person wishing to see and hear Mrs. Hall and her Corean friends would do well to embrace the opportunity, which is one of a life time.
Wm. Karley, wife and children of Montreal are at present enjoying their vacation at the home of our genial friend, D.J. Forth.
Considerable interest is now manifested in the preparations for the coming camp meeting in Forth’s grove.
Miss Orton, of the White House, has gone east on a holiday visit.
Tuesday July 30, 1895 issue
Glen Buell Saturday, July27 –
Mrs. Dr Hall and children, also a Corean [sic] and his wife, have arrived from New York City, to visit her father-in-laws, Mr. George Hall’s
Mrs. R.G. Sturgeon has gone to Algonquin to spend a few days with her sister, Ms. Henry Greene, and will visit the Brockville asylum and other prominent places on her way home.
We feel in duty bound to warn our friends of the danger of eating much canned fruit and vegetables, as one person in the vicinity has been very ill for so doing.
Mrs. Milton Dancy has returned from Elgin where she has been visiting friends for the last two weeks.
The wolf is still prowling around, and though treated to a dose of shoe leather, it is still fared that he will yet capture one of the tender lambs.
Tuesday Sep 3, 1895 issue
Miss Jennie Goodall of Glen Buell is the guest of Misses DeWolfe, Reid st.
Tuesday Sep 3, 1895 issue
Glen Buell, Saturday, Aug. 31. –
Mr. George Gibson and Lady of Mallorytown passed through our village last week en route to visit friends at Addison
The camp meeting held here has been the saviour of life to many. One good sister from Frankville says she is going to carry the fire home with her, as there is much need of it in her village. We hope the fruits of her labours may be blest and many be brought to the Saviour.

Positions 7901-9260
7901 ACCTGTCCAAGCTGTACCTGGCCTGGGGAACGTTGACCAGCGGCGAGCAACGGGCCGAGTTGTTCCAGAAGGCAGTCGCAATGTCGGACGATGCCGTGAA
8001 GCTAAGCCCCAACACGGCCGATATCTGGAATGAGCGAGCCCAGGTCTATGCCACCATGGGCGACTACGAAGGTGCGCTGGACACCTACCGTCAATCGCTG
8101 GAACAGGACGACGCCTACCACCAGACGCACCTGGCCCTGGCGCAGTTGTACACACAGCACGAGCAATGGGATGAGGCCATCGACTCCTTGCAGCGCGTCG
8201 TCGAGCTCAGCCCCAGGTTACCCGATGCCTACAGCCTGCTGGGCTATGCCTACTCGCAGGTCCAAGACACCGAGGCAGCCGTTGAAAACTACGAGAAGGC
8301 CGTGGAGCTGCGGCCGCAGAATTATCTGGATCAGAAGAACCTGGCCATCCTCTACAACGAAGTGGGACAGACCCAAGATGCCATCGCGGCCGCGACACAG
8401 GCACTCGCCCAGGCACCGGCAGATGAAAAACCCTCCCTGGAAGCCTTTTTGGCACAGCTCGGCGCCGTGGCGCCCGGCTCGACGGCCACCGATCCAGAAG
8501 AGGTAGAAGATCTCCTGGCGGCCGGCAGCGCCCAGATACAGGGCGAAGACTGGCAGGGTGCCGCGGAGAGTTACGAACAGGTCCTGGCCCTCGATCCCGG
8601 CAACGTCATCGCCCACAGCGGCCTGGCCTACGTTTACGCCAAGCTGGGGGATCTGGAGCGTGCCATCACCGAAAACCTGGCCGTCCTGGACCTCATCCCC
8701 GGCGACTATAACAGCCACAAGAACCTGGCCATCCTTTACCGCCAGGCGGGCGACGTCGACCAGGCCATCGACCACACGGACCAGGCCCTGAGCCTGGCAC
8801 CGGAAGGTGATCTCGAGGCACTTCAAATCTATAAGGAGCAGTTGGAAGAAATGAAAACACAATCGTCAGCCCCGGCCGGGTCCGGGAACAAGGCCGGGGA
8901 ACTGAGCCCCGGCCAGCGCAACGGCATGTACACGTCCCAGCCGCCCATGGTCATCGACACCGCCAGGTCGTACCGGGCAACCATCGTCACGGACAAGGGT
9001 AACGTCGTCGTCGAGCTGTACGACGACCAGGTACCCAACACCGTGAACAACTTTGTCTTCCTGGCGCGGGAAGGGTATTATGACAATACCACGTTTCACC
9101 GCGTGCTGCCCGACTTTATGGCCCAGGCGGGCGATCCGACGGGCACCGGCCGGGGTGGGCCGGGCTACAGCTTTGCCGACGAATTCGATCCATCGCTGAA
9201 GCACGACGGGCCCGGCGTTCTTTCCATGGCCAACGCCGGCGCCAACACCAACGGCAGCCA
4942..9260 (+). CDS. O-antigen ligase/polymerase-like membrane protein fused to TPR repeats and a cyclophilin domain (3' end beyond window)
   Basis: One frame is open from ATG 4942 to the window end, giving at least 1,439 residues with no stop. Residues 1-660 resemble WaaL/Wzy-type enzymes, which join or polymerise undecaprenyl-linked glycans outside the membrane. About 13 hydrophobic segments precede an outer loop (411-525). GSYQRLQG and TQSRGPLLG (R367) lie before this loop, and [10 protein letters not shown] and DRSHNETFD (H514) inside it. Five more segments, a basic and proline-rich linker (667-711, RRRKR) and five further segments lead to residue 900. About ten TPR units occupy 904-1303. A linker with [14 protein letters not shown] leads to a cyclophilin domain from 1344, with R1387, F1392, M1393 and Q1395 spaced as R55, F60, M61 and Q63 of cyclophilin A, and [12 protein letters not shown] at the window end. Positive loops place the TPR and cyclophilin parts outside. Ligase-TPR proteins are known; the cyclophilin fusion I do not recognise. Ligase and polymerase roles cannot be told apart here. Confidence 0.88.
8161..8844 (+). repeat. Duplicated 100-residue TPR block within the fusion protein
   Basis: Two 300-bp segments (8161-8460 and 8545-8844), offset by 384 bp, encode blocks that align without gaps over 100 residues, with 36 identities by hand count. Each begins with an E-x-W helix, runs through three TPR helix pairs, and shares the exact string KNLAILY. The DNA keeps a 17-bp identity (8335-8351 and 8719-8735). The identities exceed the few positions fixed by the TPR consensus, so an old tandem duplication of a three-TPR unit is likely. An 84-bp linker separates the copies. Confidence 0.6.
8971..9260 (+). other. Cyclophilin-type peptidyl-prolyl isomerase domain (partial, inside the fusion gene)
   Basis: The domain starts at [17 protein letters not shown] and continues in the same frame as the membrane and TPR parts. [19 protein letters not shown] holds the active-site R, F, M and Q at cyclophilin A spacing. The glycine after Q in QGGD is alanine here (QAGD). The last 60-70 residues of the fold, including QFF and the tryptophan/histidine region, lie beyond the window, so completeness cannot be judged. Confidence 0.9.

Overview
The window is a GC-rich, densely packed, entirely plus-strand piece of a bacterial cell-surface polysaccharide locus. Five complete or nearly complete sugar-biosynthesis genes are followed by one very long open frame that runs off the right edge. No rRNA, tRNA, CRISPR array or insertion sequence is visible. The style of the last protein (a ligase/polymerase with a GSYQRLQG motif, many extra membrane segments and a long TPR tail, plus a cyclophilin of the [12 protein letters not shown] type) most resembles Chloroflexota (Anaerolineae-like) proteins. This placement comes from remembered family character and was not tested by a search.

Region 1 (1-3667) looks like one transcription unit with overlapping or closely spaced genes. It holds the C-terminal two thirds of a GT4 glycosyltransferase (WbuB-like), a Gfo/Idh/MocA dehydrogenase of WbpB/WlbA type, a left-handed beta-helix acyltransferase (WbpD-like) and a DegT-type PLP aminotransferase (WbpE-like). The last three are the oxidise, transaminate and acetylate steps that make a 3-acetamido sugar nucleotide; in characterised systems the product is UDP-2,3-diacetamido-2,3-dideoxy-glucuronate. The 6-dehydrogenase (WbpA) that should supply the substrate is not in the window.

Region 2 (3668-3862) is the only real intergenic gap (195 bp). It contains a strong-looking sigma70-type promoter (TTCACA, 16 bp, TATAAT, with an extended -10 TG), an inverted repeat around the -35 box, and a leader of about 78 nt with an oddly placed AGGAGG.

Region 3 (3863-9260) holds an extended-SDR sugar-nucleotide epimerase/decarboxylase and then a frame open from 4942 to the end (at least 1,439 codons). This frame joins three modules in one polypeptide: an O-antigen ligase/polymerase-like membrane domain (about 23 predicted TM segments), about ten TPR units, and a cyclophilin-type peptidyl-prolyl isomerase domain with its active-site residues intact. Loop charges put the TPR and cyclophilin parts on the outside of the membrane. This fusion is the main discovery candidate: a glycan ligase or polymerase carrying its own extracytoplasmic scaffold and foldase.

Mr. C.J. Gilroy and son shipped their celebrated heard of choice thoroughbred cattle on this morning’s train to the Kingston exhibition.
One of our north wards citizens claims to be the champion curd-eater of this section. A pound a day is putting it mild.
A couple of King street gents from Addison passed through our village recently enquiring the way to Jerico. After some deliberation it was decided to go by Brock’s. Arriving at their destination all right, they had a good time, only they frightened the good matron a little by their sudden appearance on the scene. We wish them every success.
Great preparations are being made for our fair this season, which promises to be the best ever held.
Tuesday Sep 10, 1895 issue
New Dublin, Monday, Sept.9. –
It is currently reported here that the junior curd official of Glen Buell made an excursion west to Lake street with a beautiful little maid in her teens. While in the house some little trouble arose whereby our beloved son of the Glen had a special mark placed on his beautiful face. We advise the junior to be careful in future about entering upon new fishing grounds.
Tuesday Oct 15, 1895 issue
Glen Buell, Friday, Oct 11. –